Revelation 8

Woe to those who, by their rejection of the Lord Jesus, will find themselves left upon the earth to taste the sufferings of the Great Tribulation. Satanic forces will be allowed abroad without restraint, bringing fear upon all men by reason of conditions in the earth and in the heavens above.

1 And when he had opened the seventh seal, there was silence in heaven about the space of half an hour.

2 And I saw the seven angels which stood before God; and to them were given seven trumpets.

3 And another angel came and stood at the altar, having a golden censer; and there was given unto him much incense, that he should offer it with the prayers of all saints upon the golden altar which was before the throne.

4 And the smoke of the incense, which came with the prayers of the saints, ascended up before God out of the angel’s hand.

5 And the angel took the censer, and filled it with fire of the altar, and cast it into the earth: and there were voices, and thunderings, and lightnings, and an earthquake.

6 And the seven angels which had the seven trumpets prepared themselves to sound.

7 The first angel sounded, and there followed hail and fire mingled with blood, and they were cast upon the earth: and the third part of trees was burnt up, and all green grass was burnt up.

8 And the second angel sounded, and as it were a great mountain burning with fire was cast into the sea: and the third part of the sea became blood;

9 And the third part of the creatures which were in the sea, and had life, died; and the third part of the ships were destroyed.

10 And the third angel sounded, and there fell a great star from heaven, burning as it were a lamp, and it fell upon the third part of the rivers, and upon the fountains of waters;

11 And the name of the star is called Wormwood: and the third part of the waters became wormwood; and many men died of the waters, because they were made bitter.

12 And the fourth angel sounded, and the third part of the sun was smitten, and the third part of the moon, and the third part of the stars; so as the third part of them was darkened, and the day shone not for a third part of it, and the night likewise.

13 And I beheld, and heard an angel flying through the midst of heaven, saying with a loud voice, Woe, woe, woe, to the inhabiters of the earth by reason of the other voices of the trumpet of the three angels, which are yet to sound!

Revelation 8:1-13 – ​The Incense of the Prayers of Saints

   The seventh seal includes the seven trumpets. What a contrast that pause must have been to the jubilant songs of the great multitude! In the Jewish temple, we are told, the musical instruments and chanting resounded during the offering of the sacrifices, which occupied the first part of the service; but at the offering of the incense a solemn silence was observed, Psalm 62:1. The people prayed quietly without, at the time of incense. What a glimpse is here afforded of the intercession of our great High Priest! The smoke of the incense of His great merit arises with the prayers of the saints. Pray on, believer, though your voice be feeble, and so much imperfection mingles with your efforts to serve God. The incense of Christ’s intercession is fragrant enough to make even you acceptable.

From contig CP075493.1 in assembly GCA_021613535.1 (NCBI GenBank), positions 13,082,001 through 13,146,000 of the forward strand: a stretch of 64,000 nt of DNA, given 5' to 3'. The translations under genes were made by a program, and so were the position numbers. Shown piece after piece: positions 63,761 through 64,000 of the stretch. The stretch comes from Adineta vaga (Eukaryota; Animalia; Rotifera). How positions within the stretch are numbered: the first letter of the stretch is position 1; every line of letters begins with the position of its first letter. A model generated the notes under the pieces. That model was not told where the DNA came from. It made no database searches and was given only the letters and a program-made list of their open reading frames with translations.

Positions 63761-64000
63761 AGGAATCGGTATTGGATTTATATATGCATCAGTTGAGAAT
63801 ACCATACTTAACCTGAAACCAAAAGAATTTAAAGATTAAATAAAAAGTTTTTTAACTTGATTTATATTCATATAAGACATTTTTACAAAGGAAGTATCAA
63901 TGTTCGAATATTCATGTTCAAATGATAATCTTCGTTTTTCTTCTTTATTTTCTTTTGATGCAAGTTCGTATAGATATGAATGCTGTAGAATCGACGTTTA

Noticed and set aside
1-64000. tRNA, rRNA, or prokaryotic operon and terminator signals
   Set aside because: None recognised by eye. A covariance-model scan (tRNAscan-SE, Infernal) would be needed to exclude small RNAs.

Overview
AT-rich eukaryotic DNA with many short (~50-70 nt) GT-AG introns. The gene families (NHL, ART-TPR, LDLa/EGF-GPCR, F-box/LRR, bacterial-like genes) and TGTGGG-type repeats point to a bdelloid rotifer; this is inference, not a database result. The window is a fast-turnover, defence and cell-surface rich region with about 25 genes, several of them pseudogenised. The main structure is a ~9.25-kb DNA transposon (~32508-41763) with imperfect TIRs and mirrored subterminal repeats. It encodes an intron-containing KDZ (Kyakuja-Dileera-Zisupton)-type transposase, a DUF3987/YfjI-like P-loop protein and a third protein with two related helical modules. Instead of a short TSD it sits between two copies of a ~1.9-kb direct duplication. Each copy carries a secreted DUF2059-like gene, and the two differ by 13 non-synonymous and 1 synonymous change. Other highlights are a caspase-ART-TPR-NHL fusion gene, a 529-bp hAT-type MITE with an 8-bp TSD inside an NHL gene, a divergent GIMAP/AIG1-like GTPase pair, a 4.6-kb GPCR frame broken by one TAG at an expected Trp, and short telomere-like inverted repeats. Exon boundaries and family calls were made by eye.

The four first trumpets include the devastation of natural objects. The dumb creation, and even the earth itself, suffers for man’s sin. Think of the horses wounded in battle, dying in long agony; of vast tracks of country once smiling, with harvest becoming a wilderness; of the soil compelled to produce the ingredients of poisoning and intoxication. Poor Mother Earth! Goethe said that he could hear her sighing as a captive for redemption. —Through the Bible Day by Day

Revelation 8:3—That He should offer it with the prayers of all saints.

​   Each series of seven, whether of the candlesticks, the seals, the trumpets, or the vials, is introduced by some appropriate and suggestive appearance of Christ. Here, for instance, the seven trumpets are restrained until this inspiring vision of the Redeemer is delineated as an imperishable fresco on the wall of Scripture.
   It is not startling that He assumes here the appearance of an angel This was his frequent guise in the ages which preceded his incarnation. And as to the priestly function here ascribed to Him, they are his habitual practice and wont throughout the present dispensation. He appears in the presence of God on our behalf. He has gone within the vail to make intercession for us. Such a Priest becomes us who is a minister of the sanctuary, and of the true tabernacle which the Lord has pitched, and not man. And since it is necessary that, as High Priest, He should have somewhat to offer, there is given to Him the praises, prayers, and gifts of the saints, that He should mingle them with the much incense of his own merit, and present them at the golden altar which is before the throne. Whenever we approach God in the name of Jesus we are really appealing to Him on the ground of that presentation, of that much incense, and the prevalence of that intercession.
   Our prayers appear at times too utterly unworthy to bring to God. How can we dare to believe that they can be acceptable to the Holy God! Granted! It is all true. But never forget the much incense which is added to each petition; and remember that Christ gave Himself unto God, and is perpetually giving Himself, for us, an offering and a sacrifice, for an odour of a sweet smell. —Our Daily Homily